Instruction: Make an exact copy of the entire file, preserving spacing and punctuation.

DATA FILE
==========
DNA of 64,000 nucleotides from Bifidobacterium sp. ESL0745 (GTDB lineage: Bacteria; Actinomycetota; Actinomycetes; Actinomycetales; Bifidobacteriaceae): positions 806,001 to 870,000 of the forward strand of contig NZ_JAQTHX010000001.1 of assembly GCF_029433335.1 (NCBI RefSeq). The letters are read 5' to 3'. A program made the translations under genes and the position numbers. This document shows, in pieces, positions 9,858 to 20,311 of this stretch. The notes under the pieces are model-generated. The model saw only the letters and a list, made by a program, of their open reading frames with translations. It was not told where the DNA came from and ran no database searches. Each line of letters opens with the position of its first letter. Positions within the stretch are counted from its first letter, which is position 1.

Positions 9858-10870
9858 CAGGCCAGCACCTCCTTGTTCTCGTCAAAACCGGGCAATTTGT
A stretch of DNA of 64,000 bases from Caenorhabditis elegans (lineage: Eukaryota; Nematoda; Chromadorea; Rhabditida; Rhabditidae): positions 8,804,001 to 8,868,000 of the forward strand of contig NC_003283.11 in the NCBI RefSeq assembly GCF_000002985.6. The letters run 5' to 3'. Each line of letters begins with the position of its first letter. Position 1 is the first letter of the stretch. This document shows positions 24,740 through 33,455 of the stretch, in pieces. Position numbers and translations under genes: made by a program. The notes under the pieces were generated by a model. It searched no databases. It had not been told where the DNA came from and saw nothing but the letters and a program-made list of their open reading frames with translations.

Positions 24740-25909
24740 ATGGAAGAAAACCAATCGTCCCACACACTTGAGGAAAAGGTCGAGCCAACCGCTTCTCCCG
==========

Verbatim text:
DNA of 64,000 nucleotides from Bifidobacterium sp. ESL0745 (GTDB lineage: Bacteria; Actinomycetota; Actinomycetes; Actinomycetales; Bifidobacteriaceae): positions 806,001 to 870,000 of the forward strand of contig NZ_JAQTHX010000001.1 of assembly GCF_029433335.1 (NCBI RefSeq). The letters are read 5' to 3'. A program made the translations under genes and the position numbers. This document shows, in pieces, positions 9,858 to 20,311 of this stretch. The notes under the pieces are model-generated. The model saw only the letters and a list, made by a program, of their open reading frames with translations. It was not told where the DNA came from and ran no database searches. Each line of letters opens with the position of its first letter. Positions within the stretch are counted from its first letter, which is position 1.

Positions 9858-10870
9858 CAGGCCAGCACCTCCTTGTTCTCGTCAAAACCGGGCAATTTGT
A stretch of DNA of 64,000 bases from Caenorhabditis elegans (lineage: Eukaryota; Nematoda; Chromadorea; Rhabditida; Rhabditidae): positions 8,804,001 to 8,868,000 of the forward strand of contig NC_003283.11 in the NCBI RefSeq assembly GCF_000002985.6. The letters run 5' to 3'. Each line of letters begins with the position of its first letter. Position 1 is the first letter of the stretch. This document shows positions 24,740 through 33,455 of the stretch, in pieces. Position numbers and translations under genes: made by a program. The notes under the pieces were generated by a model. It searched no databases. It had not been told where the DNA came from and saw nothing but the letters and a program-made list of their open reading frames with translations.

Positions 24740-25909
24740 ATGGAAGAAAACCAATCGTCCCACACACTTGAGGAAAAGGTCGAGCCAACCGCTTCTCCCG